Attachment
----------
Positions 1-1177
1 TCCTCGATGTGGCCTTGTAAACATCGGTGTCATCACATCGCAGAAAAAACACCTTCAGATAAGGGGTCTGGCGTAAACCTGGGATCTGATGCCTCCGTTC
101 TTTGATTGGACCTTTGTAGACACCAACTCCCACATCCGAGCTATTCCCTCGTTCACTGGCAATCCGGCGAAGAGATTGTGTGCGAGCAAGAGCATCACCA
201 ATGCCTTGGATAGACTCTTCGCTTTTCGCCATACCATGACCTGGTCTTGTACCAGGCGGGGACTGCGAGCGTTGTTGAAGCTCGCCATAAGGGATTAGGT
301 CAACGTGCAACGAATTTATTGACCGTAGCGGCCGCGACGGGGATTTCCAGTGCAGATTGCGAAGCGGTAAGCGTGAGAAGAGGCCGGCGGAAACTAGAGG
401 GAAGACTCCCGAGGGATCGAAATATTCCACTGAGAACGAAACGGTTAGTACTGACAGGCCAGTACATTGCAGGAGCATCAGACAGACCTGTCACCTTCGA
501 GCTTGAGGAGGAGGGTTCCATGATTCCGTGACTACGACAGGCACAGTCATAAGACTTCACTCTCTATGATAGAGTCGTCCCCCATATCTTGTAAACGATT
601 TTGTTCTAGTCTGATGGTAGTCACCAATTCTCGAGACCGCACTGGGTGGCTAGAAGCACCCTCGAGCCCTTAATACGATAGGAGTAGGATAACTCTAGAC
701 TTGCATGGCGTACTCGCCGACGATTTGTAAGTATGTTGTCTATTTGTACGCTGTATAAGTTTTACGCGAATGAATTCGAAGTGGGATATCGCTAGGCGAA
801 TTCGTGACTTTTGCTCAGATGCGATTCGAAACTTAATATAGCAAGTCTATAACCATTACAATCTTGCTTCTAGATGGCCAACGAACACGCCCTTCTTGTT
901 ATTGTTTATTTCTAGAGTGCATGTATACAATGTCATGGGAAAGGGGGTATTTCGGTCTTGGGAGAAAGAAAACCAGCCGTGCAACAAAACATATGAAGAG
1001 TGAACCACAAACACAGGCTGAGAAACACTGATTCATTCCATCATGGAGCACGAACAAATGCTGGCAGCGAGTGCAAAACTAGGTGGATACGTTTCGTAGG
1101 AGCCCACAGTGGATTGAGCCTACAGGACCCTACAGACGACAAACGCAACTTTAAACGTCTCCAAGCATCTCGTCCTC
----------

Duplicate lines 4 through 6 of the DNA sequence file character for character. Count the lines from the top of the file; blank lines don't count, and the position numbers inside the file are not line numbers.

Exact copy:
201 ATGCCTTGGATAGACTCTTCGCTTTTCGCCATACCATGACCTGGTCTTGTACCAGGCGGGGACTGCGAGCGTTGTTGAAGCTCGCCATAAGGGATTAGGT
301 CAACGTGCAACGAATTTATTGACCGTAGCGGCCGCGACGGGGATTTCCAGTGCAGATTGCGAAGCGGTAAGCGTGAGAAGAGGCCGGCGGAAACTAGAGG
401 GAAGACTCCCGAGGGATCGAAATATTCCACTGAGAACGAAACGGTTAGTACTGACAGGCCAGTACATTGCAGGAGCATCAGACAGACCTGTCACCTTCGA